Abstract: Two of the most important political movements of the late twentieth century are those of environmentalism and feminism. In this book, Val Plumwood argues that feminist theory has an important opportunity to make a major contribution to the debates in political ecology and environmental philosophy. Feminism and the Mastery of Nature explains the relation between ecofeminism, or ecological feminism, and other feminist theories including radical green theories such as deep ecology. Val Plumwood provides a philosophically informed account of the relation of women and nature, and shows how relating male domination to the domination of nature is important and yet remains a dilemma for women.

1,767 citations

Book
09 Dec 1998
TL;DR: Grogan as mentioned in this paper provides a comprehensive overview of the subject of body image, pulling together diverse research from the fields of psychology, sociology, media, and gender studies in men, women, and children.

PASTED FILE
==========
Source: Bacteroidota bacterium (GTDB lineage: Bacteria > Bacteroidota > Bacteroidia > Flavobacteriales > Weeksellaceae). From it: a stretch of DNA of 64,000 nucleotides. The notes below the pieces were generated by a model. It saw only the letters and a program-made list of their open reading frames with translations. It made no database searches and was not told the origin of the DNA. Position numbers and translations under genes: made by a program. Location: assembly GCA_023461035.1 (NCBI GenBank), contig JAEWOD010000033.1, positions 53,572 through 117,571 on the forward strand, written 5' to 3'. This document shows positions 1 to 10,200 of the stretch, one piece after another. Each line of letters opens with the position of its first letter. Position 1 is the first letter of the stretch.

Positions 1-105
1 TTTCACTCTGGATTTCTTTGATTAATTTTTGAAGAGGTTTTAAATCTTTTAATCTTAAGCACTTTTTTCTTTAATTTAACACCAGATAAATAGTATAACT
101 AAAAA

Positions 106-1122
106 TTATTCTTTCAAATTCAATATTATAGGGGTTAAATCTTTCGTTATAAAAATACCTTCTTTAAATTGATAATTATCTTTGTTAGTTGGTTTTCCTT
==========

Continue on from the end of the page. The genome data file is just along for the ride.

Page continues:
Abstract: Sarah Grogan provides a comprehensive overview of the subject of body image, pulling together diverse research from the fields of psychology, sociology, media, and gender studies in men, women, and children. This second edition has been thoroughly revised and updated to reflect the significant increase in research on body image since the first edition was published, including new empirical data collected specifically for this text. In addition to examining evidence for sociocultural influences on body image, the book also reviews recent literature and includes new findings on body modification practices (cosmetic surgery, piercing, tattooing, and bodybuilding). It takes a critical look at interventions designed to promote positive body image and also attempts to link body image to physical health, looking in particular at motivations for potentially health-damaging practices such as anabolic steroid use and cosmetic surgery. The only text to date that examines the issue of body image, focusing on men and children as well as women, Body Image will be invaluable to students and researchers in the area as well as those with an interest in how to promote positive body image.